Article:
1. All-India strike by 8.50 lakh chemists successful: AIOCD

All-India strike by 8.50 lakh chemists successful: AIOCD

The strike is in protest against the government's decision to make e-portal registration for chemists-druggists mandatory, including uploading all details of medicine sales, etc, and to press for long-pending demands of the industry, AIOCD president Jagannath Shinde said.

By: | Mumbai | Published: May 30, 2017 2:06 PM
All-India strike, chemists, AIOCD, retail chemists, druggists, pharmacies, daylong strike, All India Organisation of Chemists and Druggists, AIOCD, Jagannath Shinde Around 8.50 lakh retail chemists, druggists and pharmacies on Tuesday went on a daylong strike all over India in support of their various demands, aid AIOCD President Jagannath Shinde here. (Representative image: Reuters)

Around 8.50 lakh retail chemists, druggists and pharmacies on Tuesday went on a daylong strike all over India in support of their various demands, aid All India Organisation of Chemists and Druggists (AIOCD) President Jagannath Shinde here. A total 8.50 million employees are directly involved in the retail pharmacy business, he said adding that 72,000 of the striking retailers are from Maharashtra. The strike is in protest against the government’s decision to make e-portal registration for chemists-druggists mandatory, including uploading all details of medicine sales, etc, and to press for long-pending demands of the industry, Shinde said.

“Over 60 per cent rural India has no qualified doctors, and now the government has stipulated sale of medicines only through a prescription by a qualified medico, as one of the conditions in the e-portal. This is not possible or practical,” Shinde told IANS. More than 40 per cent chemists in rural areas would have to shut down their business, he said. He said presently, Ayurvedic, Homoeopathic and Unani doctors combine allopathic medicines to provide timely treatment to the rural masses, but that will not be permitted under the new rules.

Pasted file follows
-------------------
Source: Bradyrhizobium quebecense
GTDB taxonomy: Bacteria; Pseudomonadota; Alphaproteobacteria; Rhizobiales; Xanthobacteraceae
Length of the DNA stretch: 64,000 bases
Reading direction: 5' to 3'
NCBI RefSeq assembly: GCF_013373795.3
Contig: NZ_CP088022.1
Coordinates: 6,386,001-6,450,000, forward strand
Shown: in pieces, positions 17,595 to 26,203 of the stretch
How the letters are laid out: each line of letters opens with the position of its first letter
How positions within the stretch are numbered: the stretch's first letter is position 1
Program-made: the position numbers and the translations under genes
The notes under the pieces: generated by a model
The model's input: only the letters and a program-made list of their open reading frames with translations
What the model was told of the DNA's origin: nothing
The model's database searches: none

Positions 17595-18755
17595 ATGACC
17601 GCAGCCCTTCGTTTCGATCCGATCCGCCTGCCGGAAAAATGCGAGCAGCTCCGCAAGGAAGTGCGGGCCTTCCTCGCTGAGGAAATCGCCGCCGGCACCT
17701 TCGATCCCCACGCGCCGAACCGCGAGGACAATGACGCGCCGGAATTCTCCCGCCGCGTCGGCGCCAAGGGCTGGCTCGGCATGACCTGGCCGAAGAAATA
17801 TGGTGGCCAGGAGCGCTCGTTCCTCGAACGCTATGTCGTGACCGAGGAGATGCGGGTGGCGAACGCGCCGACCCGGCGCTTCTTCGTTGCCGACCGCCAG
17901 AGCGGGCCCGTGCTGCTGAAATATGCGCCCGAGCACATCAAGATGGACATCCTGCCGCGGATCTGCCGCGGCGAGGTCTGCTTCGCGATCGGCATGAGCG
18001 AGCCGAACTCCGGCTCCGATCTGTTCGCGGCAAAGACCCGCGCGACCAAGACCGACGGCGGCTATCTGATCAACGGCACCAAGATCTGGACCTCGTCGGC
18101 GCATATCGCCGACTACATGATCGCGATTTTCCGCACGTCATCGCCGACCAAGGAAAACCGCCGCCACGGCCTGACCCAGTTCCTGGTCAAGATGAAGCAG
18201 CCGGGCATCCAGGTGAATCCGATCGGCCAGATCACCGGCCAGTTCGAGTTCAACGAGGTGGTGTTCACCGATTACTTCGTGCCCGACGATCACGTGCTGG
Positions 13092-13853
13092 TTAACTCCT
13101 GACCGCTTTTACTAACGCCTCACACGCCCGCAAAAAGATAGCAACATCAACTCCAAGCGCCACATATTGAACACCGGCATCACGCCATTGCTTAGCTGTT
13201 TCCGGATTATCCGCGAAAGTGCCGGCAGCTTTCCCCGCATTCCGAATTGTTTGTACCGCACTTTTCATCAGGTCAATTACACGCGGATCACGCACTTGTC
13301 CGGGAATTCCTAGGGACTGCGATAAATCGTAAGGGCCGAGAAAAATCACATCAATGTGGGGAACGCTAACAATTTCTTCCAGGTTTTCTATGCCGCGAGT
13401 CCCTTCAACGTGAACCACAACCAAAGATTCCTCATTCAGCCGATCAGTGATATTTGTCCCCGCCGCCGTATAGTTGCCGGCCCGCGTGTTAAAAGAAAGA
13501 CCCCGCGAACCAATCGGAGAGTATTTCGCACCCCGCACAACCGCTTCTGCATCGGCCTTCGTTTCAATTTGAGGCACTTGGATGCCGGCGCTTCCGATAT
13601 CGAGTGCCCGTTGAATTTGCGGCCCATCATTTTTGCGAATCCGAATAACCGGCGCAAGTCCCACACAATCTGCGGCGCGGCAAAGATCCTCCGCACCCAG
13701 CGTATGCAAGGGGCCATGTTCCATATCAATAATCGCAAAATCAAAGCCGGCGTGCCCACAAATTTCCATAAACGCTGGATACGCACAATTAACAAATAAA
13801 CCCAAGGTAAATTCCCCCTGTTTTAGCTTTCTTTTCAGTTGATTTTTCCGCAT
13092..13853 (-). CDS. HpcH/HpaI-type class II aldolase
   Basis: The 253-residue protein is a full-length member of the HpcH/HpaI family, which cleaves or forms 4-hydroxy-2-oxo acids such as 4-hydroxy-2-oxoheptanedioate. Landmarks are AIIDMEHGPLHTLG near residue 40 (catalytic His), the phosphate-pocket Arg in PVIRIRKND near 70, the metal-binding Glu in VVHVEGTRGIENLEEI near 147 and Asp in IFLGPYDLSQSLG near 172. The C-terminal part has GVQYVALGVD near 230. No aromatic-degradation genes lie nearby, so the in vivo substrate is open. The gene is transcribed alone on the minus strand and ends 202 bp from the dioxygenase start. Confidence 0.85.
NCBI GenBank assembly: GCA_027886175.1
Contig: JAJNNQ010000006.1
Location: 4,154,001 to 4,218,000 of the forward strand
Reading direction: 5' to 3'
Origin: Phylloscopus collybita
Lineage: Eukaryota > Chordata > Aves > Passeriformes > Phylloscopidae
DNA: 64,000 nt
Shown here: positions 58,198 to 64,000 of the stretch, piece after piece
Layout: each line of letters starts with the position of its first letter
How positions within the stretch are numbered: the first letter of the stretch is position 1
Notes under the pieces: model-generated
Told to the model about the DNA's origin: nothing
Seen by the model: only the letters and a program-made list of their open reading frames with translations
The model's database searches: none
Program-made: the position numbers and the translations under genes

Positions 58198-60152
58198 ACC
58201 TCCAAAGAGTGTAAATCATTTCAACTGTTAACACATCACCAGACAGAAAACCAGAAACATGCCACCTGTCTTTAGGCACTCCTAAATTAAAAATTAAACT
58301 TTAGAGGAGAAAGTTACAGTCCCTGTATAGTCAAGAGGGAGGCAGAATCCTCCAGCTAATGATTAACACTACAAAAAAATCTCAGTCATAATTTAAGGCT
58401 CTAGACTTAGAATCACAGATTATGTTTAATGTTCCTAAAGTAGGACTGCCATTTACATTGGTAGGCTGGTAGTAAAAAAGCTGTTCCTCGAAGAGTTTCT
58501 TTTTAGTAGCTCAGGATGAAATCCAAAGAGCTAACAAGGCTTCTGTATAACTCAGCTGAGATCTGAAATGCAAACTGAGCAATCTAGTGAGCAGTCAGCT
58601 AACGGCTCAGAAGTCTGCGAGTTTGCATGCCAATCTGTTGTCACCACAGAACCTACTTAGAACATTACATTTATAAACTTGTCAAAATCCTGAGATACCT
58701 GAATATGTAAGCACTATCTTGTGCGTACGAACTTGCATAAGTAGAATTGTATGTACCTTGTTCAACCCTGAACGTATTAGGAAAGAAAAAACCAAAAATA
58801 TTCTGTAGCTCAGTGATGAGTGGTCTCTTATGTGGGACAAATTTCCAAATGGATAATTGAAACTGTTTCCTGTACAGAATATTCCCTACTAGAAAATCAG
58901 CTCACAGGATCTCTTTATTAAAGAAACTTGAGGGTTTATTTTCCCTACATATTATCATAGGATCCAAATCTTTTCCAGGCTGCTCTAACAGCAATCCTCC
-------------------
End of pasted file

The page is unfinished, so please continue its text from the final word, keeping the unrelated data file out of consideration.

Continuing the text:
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“There is lack of adequate infrastructure in mofussil areas to follow these stringent regulations… It will lead to mayhem in rural India… Sick patients won’t get their medicines on time, the chemists will be targeted, there will be violence and even their shops may be burnt,” Shinde warned. Moreover, in rural India there are problems of proper internet connectivity and power supply which make it difficult to adhere to the new rules, Shinde said. He added that these problems should have been resolved before imposing the conditions. Since the past one year, despite representations to the government, there has been no response, necessitating Tuesday’s nationwide one-day token strike. However, he said if the authorities still fail to respond, the AIOCD will consider an indefinite agitation after a couple of months.

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